It doesn’t take much to find balance, yet it takes a decision and decisions are everything.
As I wrote in an earlier blog post, it’s been an exhausting week. Working with children as a summer camp counselor is rewarding and affirming, yet it’s also a huge learning process and humbling experience.
Being away from home this summer is also niggling on my conscience… the feel of the ocean, and the smell of the salt air seem incomprehensibly far away. Seashore-living is differently hued than mountain life. Living along the sand is clear-blue, and mermaid-green, and the color of brilliant sunsets filling a horizon untouched by anything except the rhythm of waves and sand.
Yes, the mountains are different from my roots, the ocean. The mountains are shaded. They are variants of deep purples and blues, with cascading shimmer-silver dusting their edges. They are older and permanent, while the ocean is ever-changing.
I have been missing the ocean. And the mountains, without realizing it; because of work and post-work exhaustion I haven’t been able to find my way into the mountains. I had told David on multiple evenings that I would hike Chautauqua the next day and each day I did not; it saddened me. Finally, on Friday I arrived home from work and told David, “I’m bringing Lacey to Chautauqua. I promised her.” (Which I had done that morning, and you just don’t go back on promises to dogs. They know.) “Do you want to come?”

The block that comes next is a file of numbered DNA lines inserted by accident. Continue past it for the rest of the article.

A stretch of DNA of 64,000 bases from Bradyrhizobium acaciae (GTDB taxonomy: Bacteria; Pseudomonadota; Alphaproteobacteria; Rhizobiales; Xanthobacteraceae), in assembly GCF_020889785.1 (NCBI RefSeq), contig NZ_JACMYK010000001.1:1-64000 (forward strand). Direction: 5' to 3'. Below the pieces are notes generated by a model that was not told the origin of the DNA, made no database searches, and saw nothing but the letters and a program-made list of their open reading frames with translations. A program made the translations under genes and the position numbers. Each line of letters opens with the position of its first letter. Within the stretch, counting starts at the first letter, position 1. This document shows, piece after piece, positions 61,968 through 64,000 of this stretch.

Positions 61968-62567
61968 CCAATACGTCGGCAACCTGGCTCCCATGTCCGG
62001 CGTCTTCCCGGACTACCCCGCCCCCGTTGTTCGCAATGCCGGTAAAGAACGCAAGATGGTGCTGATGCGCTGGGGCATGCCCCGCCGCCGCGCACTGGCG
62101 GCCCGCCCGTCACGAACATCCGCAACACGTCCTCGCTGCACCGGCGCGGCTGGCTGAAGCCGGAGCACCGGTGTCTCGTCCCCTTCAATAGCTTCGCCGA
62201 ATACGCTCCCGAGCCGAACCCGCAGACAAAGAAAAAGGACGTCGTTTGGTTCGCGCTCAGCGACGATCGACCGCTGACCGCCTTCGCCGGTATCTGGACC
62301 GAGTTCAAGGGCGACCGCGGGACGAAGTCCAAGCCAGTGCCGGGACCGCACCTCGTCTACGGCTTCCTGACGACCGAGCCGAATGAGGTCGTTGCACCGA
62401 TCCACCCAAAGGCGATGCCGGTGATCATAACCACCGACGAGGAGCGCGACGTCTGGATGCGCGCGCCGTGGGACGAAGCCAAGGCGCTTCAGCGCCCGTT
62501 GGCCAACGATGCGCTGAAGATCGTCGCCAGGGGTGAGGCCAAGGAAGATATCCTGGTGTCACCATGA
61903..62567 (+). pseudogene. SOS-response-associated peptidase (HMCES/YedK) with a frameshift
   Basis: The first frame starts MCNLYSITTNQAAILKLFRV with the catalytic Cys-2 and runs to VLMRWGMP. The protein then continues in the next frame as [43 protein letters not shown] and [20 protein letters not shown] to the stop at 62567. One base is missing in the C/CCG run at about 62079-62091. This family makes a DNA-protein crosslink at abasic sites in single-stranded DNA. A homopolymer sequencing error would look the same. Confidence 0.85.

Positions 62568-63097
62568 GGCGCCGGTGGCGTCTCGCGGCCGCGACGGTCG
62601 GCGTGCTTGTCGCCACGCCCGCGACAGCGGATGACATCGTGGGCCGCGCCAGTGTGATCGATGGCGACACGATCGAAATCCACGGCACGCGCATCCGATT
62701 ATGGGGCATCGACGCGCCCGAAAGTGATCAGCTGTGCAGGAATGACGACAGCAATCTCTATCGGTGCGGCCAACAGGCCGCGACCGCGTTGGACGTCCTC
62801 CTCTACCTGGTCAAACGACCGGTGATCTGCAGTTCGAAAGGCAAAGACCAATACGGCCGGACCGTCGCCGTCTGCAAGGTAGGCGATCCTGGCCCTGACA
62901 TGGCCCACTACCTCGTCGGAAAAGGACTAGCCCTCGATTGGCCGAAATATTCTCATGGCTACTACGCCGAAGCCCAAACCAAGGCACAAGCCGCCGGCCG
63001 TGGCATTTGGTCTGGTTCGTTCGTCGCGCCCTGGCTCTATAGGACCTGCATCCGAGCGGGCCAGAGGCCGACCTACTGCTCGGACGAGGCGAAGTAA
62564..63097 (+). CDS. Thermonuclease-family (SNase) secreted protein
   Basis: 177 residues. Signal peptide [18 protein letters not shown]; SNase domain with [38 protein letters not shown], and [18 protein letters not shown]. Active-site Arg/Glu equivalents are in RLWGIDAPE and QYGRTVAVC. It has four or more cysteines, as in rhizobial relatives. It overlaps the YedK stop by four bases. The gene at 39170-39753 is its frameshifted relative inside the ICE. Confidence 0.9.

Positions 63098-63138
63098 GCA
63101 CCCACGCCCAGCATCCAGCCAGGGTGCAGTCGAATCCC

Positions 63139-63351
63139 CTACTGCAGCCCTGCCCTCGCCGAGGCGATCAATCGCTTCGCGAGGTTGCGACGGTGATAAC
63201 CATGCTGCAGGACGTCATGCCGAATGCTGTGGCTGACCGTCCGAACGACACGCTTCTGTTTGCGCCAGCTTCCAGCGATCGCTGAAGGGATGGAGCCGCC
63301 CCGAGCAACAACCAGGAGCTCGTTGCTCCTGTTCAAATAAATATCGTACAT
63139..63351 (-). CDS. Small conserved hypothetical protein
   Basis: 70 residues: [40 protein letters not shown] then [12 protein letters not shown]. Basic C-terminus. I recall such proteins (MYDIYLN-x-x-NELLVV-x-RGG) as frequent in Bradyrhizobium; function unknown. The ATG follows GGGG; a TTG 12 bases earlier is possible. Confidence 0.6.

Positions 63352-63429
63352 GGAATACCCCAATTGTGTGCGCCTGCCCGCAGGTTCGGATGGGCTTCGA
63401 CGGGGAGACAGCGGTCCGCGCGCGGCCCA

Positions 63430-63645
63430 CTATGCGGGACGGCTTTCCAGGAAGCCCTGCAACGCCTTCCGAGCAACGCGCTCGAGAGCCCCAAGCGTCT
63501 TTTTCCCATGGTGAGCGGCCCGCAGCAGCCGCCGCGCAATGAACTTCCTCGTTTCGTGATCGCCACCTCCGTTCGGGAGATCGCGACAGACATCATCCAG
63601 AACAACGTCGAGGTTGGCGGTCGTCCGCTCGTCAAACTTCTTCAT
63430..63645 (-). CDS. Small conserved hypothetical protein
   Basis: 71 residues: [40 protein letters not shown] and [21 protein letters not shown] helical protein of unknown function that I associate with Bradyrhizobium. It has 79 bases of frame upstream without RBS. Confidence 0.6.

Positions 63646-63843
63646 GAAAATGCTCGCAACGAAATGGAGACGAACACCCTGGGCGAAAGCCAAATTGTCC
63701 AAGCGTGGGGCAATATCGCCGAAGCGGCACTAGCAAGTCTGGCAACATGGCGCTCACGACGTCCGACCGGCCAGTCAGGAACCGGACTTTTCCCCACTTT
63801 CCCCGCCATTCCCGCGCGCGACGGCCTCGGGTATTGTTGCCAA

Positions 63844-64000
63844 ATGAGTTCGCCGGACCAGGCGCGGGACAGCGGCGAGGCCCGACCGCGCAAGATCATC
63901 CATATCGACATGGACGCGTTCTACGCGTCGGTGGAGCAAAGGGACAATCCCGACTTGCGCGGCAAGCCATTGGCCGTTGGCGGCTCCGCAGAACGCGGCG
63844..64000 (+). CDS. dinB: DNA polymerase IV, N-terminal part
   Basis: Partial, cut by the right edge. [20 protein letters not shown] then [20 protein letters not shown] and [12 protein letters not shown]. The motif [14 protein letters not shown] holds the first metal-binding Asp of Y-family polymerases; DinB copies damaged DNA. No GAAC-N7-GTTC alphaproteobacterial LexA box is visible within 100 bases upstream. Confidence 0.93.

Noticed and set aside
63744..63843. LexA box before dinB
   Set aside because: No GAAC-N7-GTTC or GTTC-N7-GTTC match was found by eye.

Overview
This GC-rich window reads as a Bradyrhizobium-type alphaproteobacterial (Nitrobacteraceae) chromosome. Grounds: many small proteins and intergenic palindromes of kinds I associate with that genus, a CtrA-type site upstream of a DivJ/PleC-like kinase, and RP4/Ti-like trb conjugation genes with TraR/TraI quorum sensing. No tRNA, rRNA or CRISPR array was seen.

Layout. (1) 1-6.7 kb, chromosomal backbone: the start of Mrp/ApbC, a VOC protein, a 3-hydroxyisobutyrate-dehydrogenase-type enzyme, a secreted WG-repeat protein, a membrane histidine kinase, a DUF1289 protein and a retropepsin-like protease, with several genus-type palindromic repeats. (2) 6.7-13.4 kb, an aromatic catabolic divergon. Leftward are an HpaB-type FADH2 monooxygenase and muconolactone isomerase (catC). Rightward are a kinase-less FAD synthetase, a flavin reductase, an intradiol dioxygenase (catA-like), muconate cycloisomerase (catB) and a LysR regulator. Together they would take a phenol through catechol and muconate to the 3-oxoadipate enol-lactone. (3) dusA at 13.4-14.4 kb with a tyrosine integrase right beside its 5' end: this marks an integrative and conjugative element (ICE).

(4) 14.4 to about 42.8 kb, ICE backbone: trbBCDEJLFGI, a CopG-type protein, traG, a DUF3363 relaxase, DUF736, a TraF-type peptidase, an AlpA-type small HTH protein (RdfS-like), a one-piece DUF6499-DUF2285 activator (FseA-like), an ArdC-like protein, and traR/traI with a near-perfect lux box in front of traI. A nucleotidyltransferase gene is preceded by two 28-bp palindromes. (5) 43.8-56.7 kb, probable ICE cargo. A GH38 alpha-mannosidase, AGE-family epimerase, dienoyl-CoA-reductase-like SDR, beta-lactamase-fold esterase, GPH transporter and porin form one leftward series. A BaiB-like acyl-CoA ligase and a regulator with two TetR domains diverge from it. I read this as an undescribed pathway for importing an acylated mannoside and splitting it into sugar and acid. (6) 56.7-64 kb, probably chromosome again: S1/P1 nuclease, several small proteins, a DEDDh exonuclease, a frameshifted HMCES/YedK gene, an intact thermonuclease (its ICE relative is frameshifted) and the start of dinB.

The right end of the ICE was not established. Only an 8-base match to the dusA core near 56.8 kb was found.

Approximately half an hour later we were on our way.
As soon as we started walking up the main path at Chautauqua, my heart felt incredibly lighter. My feet were quick and sure; this is where I belonged. The mountain air is unbelievably pure, and it is home.
Defining home is always a learning experience. I have traveled enough in my lifetime to understand that home is transient yet permanent; I will always have a beckoning toward the ocean in Gulf Breeze, Florida yet I will always seek change and learning, thus I must make new homes elsewhere. Home is necessary, at least to me. I must create for myself a place which feels worthy of the word. In Ireland, that place became my apartment with one of my closest friends, Hania, and a few coffeeshops and cafes we frequented. In Orlando, my home was my apartment with Hania, Julia and Steph, until Steph left for New Zealand. Then I did not have a home for a while, and I noticed the difference.
Floating will occur, regardless of who you are. You will go through a time when you feel lost. If you do not, make it happen — it taught me more than I can explain. Feeling lost is a side-effect of truly living.
In Colorado, my home has become our apartment on 30th Street, with David, Lacey, Brittany our roommate, and Guinness her dog. It has become the mountains, too, perhaps even more so because they are home in a deeper, more incomprehensible way.
Breathing the mountain air, walking well-worn paths, touching trees along the way; this is home to me. For now.